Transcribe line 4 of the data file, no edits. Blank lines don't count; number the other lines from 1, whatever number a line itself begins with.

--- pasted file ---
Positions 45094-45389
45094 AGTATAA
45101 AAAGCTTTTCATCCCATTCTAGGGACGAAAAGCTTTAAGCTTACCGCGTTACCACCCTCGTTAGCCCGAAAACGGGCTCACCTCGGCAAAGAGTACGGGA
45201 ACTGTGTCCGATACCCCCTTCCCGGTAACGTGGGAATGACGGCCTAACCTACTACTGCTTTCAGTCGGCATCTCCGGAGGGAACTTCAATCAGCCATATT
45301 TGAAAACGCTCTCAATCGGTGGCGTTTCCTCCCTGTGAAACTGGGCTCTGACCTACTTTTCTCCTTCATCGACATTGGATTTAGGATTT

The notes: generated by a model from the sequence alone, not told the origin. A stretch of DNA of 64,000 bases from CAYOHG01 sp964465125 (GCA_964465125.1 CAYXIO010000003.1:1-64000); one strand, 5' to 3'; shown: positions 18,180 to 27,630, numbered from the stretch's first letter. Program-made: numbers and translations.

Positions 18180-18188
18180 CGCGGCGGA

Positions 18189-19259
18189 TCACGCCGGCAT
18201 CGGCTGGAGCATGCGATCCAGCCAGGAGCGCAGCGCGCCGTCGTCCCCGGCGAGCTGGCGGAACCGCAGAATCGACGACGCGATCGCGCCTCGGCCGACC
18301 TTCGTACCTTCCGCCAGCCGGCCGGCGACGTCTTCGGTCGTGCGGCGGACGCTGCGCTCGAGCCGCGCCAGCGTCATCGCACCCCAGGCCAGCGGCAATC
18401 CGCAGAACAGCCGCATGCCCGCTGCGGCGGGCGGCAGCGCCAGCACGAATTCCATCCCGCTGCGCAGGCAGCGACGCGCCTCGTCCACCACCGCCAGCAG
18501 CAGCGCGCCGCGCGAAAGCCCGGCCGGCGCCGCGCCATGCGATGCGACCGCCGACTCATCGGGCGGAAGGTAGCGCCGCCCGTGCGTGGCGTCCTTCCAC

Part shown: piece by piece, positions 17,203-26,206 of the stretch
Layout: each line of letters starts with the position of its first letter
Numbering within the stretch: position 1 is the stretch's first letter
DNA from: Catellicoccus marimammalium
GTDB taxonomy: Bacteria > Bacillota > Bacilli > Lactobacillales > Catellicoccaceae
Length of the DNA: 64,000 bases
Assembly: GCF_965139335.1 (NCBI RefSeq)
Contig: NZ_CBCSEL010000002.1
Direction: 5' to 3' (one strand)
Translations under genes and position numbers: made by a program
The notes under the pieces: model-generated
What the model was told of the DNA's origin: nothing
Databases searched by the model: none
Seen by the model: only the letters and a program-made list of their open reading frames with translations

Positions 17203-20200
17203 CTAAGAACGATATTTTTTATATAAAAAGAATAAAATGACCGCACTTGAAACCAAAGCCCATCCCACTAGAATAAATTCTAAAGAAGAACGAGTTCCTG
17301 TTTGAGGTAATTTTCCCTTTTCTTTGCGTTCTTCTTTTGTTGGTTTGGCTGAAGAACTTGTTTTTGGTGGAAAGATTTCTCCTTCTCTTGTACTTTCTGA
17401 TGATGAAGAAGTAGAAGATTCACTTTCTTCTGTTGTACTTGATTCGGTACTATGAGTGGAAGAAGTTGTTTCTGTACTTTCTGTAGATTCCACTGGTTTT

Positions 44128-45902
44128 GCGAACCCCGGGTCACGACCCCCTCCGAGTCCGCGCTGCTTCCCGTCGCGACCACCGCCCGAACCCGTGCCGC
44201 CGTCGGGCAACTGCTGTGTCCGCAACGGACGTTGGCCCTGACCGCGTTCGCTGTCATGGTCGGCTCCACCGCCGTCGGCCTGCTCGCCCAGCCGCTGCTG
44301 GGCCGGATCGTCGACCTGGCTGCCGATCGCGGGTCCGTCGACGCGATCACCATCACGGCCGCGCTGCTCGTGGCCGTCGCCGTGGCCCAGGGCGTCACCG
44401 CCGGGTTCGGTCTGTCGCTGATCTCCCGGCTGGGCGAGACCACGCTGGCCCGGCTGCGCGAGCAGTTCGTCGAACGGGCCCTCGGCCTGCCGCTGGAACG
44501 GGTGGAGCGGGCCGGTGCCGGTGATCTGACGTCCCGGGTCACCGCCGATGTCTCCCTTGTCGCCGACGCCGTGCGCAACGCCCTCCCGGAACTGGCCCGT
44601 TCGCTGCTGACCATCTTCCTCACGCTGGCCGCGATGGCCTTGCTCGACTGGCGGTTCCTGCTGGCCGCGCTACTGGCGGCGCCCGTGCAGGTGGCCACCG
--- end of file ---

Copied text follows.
45201 ACTGTGTCCGATACCCCCTTCCCGGTAACGTGGGAATGACGGCCTAACCTACTACTGCTTTCAGTCGGCATCTCCGGAGGGAACTTCAATCAGCCATATT